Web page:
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South Africans Hoping For Favourable World Cup Draw


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South Africans Hoping For Favourable World Cup Draw

  1. 1. South Africans hoping for favourable World Cup draw Children cheer as they pose for photographers before a FIFA Executive Committee meeting in Robben Island, South Africa. (Dec. 3, 2009) Victor R. Caivano/The Associated Press Join the Star's Chris Young and Cathal Kelly as they live blog the 2010 World Cup draw, beginning at 11:45 a.m. Friday, Dec.4. Ads by Google Live Soccer from Africa 2010 African Qualifiers Video of CAF Competitions CAPE TOWN, SOUTH AFRICA – South Africa may need a little bit of luck in Friday's World Cup draw to have a chance of advancing from the group stage of the tournament, the first to be played on African soil. The hosts are one of the eight seeded teams but could still be faced with the possibly of France, the United States and Chile in Group A. It could also get an easier schedule of facing New Zealand, Uruguay and Slovenia. "The draw can produce anything," World Cup chief executive Danny Jordaan told The Associated Press. "We hope on the luck of the draw. It is important for us as the host nations that our team must progress in the second round and we will keep our fingers crossed."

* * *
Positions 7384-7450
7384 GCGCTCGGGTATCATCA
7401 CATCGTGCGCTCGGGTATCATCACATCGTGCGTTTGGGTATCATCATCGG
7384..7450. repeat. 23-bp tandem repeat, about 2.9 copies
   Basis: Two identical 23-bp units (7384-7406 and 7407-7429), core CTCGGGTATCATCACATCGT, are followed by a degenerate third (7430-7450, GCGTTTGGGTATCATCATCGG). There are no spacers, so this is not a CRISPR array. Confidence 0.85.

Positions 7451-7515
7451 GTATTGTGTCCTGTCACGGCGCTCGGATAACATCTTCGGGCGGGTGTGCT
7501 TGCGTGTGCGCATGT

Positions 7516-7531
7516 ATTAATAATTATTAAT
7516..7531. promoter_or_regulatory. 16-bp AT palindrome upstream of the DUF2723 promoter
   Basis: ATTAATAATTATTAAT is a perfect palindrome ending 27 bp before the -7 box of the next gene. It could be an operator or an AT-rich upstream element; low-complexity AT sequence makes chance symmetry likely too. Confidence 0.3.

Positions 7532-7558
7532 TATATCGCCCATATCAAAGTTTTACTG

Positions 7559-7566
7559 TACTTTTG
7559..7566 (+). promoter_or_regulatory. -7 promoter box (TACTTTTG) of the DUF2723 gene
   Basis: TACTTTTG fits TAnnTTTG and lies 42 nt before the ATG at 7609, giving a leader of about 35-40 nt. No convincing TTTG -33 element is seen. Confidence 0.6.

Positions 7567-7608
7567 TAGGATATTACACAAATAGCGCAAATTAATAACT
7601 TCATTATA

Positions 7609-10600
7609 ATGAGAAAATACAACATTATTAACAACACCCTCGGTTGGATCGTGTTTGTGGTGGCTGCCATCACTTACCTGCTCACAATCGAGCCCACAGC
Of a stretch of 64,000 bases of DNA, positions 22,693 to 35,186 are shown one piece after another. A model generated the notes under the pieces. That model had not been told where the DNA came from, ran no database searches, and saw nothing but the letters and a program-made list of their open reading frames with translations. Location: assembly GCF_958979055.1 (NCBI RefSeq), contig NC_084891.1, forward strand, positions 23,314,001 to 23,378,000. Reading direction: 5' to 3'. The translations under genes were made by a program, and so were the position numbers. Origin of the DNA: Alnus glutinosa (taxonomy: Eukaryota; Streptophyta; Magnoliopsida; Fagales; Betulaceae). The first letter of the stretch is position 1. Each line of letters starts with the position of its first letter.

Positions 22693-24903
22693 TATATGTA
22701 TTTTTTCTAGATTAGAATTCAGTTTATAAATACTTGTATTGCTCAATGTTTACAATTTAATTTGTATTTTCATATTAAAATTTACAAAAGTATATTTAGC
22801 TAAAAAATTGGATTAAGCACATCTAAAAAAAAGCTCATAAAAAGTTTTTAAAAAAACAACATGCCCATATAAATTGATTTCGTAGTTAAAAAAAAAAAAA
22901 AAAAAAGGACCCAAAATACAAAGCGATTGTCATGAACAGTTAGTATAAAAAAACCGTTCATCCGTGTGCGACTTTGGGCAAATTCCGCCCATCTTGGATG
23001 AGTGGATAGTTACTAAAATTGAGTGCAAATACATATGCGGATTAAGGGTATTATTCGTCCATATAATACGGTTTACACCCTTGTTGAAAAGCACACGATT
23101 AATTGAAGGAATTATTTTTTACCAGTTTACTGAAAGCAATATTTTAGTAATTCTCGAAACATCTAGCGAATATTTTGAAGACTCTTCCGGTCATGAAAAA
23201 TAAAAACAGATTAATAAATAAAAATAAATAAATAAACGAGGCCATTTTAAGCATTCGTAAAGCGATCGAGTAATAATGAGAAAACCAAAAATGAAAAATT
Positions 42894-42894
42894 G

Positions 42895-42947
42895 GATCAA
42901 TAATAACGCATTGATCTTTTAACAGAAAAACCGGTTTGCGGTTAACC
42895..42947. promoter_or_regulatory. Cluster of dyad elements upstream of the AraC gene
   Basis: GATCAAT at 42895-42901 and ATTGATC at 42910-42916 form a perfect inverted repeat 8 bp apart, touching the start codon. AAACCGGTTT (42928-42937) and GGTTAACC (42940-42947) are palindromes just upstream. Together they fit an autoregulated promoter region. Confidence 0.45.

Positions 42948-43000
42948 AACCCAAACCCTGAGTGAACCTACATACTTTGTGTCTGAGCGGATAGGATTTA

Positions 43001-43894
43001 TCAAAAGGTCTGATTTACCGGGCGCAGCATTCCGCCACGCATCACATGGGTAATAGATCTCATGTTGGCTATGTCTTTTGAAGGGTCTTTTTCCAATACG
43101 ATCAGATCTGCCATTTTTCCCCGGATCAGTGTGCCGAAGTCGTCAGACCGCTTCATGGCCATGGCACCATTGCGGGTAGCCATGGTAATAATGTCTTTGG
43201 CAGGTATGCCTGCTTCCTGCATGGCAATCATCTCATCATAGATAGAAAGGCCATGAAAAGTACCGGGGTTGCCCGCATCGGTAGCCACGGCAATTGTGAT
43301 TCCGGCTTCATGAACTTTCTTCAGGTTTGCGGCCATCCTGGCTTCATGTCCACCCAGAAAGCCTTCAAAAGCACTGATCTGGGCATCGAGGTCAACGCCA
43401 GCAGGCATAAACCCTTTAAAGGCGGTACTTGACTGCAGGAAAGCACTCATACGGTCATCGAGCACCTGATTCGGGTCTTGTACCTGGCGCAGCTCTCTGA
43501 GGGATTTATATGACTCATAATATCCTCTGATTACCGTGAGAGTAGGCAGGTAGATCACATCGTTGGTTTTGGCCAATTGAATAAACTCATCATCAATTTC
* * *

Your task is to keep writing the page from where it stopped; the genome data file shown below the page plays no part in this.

2. 2. FIFA secretary general Jerome Valcke and South African Oscar-winning actress Charlize Theron will choose the balls from the four pots to create the eight groups. With the exception of European teams, countries from the same geographical confederation cannot be drawn into the same group. France is the highest-ranked team to miss out on being seeded, and could end up facing powerhouses like Spain or Brazil in the opening group stage. "I just hope that we won't end up in the toughest group," French federation president Jean-Pierre Escalettes said. The toughest group possible would involve the French playing with European champion Spain, Cameroon and the United States. All four of those teams are in the top 15 of FIFA's rankings. "We hope for a group where you feel like it gives a good opportunity to move forward," United States coach Bob Bradley said. The draw will have four pots, with one team from each going into one of the eight groups. Pot 1 contains the eight seeded teams, Pot 2 will have the Asian and CONCACAF teams, Pot 3 will have African and South American teams, and Pot 4 will have the eight unseeded European teams. After a series of disappointing results and a recent change of coach, South African fans are wondering how the team will perform as hosts. "Can we give a good performance. Can we emulate what the South Koreans did?" said Rustenburg Platinum Stars coach Steve Komphelo, referring to the 2002 World Cup when co-host South Korea reached the semifinals. "Can we hit the final? Can we be a surprise package?" Besides South Africa, the other seeded teams are Brazil, Spain, the Netherlands, defending champion Italy, Germany, Argentina and England. And apart from France, the top teams will also hope to avoid Portugal, which is led by world player of the year Cristiano Ronaldo. The draw ceremony – under the iconic Table Mountain – is being set up as a truly African celebration. Nobel Peace laureates Archbishop Desmond Tutu and Frederik W. de Klerk will be among the star-studded cast, and former South Africa President Nelson Mandela will address the crowd of 3,000 through a video message. At 91, Mandela is frail and makes few public appearances.